This month we published Grassroots Literacy and the Written Record by John Trimbur. In this post the author explains how the book came about.
Grassroots Literacy and the Written Record tells the story of the Asbestos Interest Group (AIG), a village-based network of asbestos activists in post-apartheid South Africa. The book is set in the Kuruman district, a former mining center on the Cape Asbestos Belt, a landscape of retrenched mines and mills and derelict tailing dumps, where the ubiquitous presence of asbestos causes deadly asbestos-related diseases. The storyline runs from the AIG’s founding in 2001 to 2015, tracing the AIG’s participation in grassroots research, in a mass drive to register claimants in a legal case against the Gencor mining company, and in its work helping ex-mineworkers and surviving family members negotiate the paperwork of the state compensation system and the trust fund that resulted from an out-of-court settlement with Gencor.
The book is a personal one in the sense that it grew out of my involvement with the AIG for over ten years as an academic activist. During that time, I drew on my academic background in rhetoric and writing studies but not from a scholarly angle. Rather I did things like working on a pamphlet about asbestos and asbestos-related diseases for villagers, led grassroots research workshops for AIG activists, and helped the AIG office create the paper trails of organizational record keeping.
The impetus for the book came, perhaps ironically, when I was engaged in this type of activist work, putting together a timeline of the AIG’s first decade as a basic document to include in grant applications and use for publicity purposes. In retrospect, it now seems obvious that the central motive of the book – of not wanting the AIG’s work to be forgotten – was already present. A logical step from the timeline was to make sure the AIG’s grassroots activism entered the historical record, where its meanings and legacy could be examined.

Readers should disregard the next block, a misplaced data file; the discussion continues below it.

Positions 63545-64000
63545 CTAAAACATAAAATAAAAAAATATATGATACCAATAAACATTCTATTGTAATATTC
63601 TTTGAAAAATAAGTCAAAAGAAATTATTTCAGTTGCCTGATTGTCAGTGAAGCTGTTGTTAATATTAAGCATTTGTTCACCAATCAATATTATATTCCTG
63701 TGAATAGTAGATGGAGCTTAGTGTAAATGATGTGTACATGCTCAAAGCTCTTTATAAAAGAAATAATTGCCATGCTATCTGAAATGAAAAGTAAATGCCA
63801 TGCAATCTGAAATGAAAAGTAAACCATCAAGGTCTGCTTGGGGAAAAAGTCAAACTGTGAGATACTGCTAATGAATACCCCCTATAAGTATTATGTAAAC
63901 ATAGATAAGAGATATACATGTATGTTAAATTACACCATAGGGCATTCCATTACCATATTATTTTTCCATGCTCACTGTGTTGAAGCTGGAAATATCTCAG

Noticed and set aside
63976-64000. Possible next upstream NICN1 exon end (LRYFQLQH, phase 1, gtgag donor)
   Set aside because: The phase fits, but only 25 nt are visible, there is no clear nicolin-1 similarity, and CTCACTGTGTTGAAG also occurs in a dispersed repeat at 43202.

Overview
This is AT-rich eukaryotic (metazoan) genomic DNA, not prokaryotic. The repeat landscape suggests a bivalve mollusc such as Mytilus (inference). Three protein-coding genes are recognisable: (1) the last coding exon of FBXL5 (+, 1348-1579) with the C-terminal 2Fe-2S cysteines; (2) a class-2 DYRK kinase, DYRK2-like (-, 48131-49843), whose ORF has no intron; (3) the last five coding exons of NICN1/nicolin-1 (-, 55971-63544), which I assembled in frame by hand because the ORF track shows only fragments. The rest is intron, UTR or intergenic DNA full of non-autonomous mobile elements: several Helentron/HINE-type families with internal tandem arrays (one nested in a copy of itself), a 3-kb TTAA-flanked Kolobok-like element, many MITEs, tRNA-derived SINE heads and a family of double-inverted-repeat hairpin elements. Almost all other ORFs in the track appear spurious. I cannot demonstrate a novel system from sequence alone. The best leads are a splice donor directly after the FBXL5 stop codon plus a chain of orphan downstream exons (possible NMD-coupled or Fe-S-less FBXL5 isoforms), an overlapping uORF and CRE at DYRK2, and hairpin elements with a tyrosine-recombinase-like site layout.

This shift from activism to a scholarly research project converged with a conceptual shift in writing studies that gives Grassroots Literacy and the Written Record its interpretive framework. The rejection of monolithic theories of literacy and the pluralization of literate practices were already well-established ideas in writing studies. More recently, however, there has been a reframing of literacy based on the further recognition that literacies are not just different: they are also arranged hierarchically, in relations of inequality, by the uneven dissemination of semiotic resources, the stratified acknowledgement of the right to be heard, and the differential capacity across social locations to participate in public forums of deliberation and decision-making.
In the case of the AIG, this asymmetry expressed the fraught relations between periphery and center, the geohistorical fate of villagers living in what the anthropologist Charles Piot calls “remotely global” locations in the far south, where non-elite literacies are partially plugged into and partially by-passed by the modalities of mainstream literacies. Grassroots Literacy and the Written Record is an attempt to understand how this semiotic distance between the periphery and the center was produced in the Kuruman district and how the AIG was able (or not) to deploy the paperwork of the center to move the interests of villagers translocally, from the grassroots level to institutions of power and influence in the metropolis.
For more information about this book please see our website.
If you found this interesting, you might also like Scripts of Servitude by Beatriz P. Lorente.